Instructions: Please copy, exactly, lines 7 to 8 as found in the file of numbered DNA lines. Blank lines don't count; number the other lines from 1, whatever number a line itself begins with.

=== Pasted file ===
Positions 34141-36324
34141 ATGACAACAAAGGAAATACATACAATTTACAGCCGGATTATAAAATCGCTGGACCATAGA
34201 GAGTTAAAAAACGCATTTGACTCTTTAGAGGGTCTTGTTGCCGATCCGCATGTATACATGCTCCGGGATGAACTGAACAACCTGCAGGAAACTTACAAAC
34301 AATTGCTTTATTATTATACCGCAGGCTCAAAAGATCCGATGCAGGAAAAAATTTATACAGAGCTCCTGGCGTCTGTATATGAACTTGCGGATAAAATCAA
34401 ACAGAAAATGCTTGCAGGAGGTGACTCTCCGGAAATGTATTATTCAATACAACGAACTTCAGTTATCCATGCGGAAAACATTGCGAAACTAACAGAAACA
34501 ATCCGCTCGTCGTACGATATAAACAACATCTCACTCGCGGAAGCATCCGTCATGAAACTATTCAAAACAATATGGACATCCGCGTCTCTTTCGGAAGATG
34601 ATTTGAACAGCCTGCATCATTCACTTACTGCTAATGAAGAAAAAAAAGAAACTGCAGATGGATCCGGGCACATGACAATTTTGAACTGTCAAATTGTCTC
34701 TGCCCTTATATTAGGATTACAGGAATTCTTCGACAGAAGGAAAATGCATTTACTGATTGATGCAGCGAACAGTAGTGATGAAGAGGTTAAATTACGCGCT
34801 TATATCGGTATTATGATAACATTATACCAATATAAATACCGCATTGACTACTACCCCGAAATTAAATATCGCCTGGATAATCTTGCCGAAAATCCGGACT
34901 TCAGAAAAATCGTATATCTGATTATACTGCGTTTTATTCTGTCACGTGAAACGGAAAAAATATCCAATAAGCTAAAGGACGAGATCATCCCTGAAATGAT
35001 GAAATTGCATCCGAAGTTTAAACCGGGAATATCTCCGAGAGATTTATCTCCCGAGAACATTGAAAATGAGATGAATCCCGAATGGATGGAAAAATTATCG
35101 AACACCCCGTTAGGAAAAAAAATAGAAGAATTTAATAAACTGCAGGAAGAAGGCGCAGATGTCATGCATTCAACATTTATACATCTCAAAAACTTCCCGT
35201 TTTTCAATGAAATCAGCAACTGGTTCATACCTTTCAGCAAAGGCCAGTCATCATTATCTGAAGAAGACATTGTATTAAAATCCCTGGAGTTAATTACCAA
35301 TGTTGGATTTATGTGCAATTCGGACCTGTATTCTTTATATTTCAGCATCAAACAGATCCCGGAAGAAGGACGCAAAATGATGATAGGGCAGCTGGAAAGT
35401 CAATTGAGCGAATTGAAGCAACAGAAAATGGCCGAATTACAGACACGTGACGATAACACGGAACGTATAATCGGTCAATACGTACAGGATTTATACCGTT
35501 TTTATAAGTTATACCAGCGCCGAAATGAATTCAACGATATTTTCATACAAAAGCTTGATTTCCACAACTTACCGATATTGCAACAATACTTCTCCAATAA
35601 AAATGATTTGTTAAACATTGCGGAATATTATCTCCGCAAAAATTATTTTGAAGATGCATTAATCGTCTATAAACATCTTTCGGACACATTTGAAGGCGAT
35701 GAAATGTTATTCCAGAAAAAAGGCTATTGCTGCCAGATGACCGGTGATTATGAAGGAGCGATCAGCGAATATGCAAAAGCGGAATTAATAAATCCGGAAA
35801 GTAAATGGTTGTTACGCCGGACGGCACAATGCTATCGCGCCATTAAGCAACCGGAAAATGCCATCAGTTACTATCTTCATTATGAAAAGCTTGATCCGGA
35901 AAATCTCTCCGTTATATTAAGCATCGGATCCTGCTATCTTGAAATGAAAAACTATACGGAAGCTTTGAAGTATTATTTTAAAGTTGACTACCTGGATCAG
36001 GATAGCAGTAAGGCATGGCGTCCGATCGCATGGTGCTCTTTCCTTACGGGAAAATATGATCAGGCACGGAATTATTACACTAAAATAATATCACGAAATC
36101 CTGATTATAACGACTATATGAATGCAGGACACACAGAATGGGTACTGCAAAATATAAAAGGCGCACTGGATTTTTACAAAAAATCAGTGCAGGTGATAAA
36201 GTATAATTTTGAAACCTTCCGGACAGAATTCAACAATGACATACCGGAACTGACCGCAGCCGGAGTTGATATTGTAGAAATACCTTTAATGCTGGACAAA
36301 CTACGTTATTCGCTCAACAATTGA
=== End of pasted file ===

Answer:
34601 ATTTGAACAGCCTGCATCATTCACTTACTGCTAATGAAGAAAAAAAAGAAACTGCAGATGGATCCGGGCACATGACAATTTTGAACTGTCAAATTGTCTC
34701 TGCCCTTATATTAGGATTACAGGAATTCTTCGACAGAAGGAAAATGCATTTACTGATTGATGCAGCGAACAGTAGTGATGAAGAGGTTAAATTACGCGCT